Luke Morgan
Monash University, Melbourne


Volume 6, April 2024   


The 1666 catalogue of the Wunderkammer assembled by Lodovico and Manfredo Settala in Milan contains a description of a ‘beautiful statue of bronze’ that could walk across a garden. According to the author of the catalogue, Pietro Francesco Scarabelli, ‘because of the stupor [stupore] that such a motion occasions, whoever begins to observe it is rendered immobile.’ Scarabelli is clearly describing an automaton, the uncanny lifelikeness of which has the paradoxical effect of rooting the viewer to the spot, temporarily incapable of movement or agency. Historians have paid little attention to the automata of the early modern garden. When automata are discussed, they are usually dismissed as inconsequential giochi or scherzi (games or tricks). This essay makes a case for taking the automata of the garden seriously, with a particular focus on Francesco de’ Vieri’s comments about those of the Villa Medici (now Demidoff) at Pratolino in his guide of 1587. There are two main trajectories of argument: first, that the lifelike, self-moving automaton should be understood in relation to the theory of mimesis in art; and second, that the condition of stupore that Scarabelli and Vieri both claim is elicited by the inexplicability of mechanical movement is primarily an aesthetic experience. The essay concludes with the suggestion that the liminal status of the automaton – between nature and culture – extends to the garden itself.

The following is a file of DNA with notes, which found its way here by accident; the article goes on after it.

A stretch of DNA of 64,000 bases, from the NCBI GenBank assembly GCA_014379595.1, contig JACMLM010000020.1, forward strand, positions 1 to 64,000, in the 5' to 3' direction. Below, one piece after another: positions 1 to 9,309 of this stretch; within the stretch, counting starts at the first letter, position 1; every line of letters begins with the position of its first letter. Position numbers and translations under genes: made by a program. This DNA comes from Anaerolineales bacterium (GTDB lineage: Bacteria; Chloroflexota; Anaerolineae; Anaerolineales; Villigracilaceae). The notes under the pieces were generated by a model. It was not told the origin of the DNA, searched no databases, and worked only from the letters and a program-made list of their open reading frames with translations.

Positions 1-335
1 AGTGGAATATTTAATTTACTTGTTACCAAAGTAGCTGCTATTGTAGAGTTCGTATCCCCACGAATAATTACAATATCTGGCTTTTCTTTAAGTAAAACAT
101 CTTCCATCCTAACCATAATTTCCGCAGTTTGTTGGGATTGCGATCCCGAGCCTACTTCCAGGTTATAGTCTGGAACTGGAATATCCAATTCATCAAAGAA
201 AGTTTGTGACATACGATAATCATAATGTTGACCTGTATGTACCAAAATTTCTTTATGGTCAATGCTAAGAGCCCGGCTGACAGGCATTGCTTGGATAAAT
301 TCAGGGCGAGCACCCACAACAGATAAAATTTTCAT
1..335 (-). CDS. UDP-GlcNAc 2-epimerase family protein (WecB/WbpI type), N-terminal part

Automata, early modern gardens, Francesco de’ Vieri, mimesis, artificial grottoes



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The Edgar Wind Journal 6: 128-143, 2024
DOI: 10.53245/EWJ-000033
Copyright: © 2024 L.Morgan. This is an open access, peer-reviewed article published by Bernardino Branca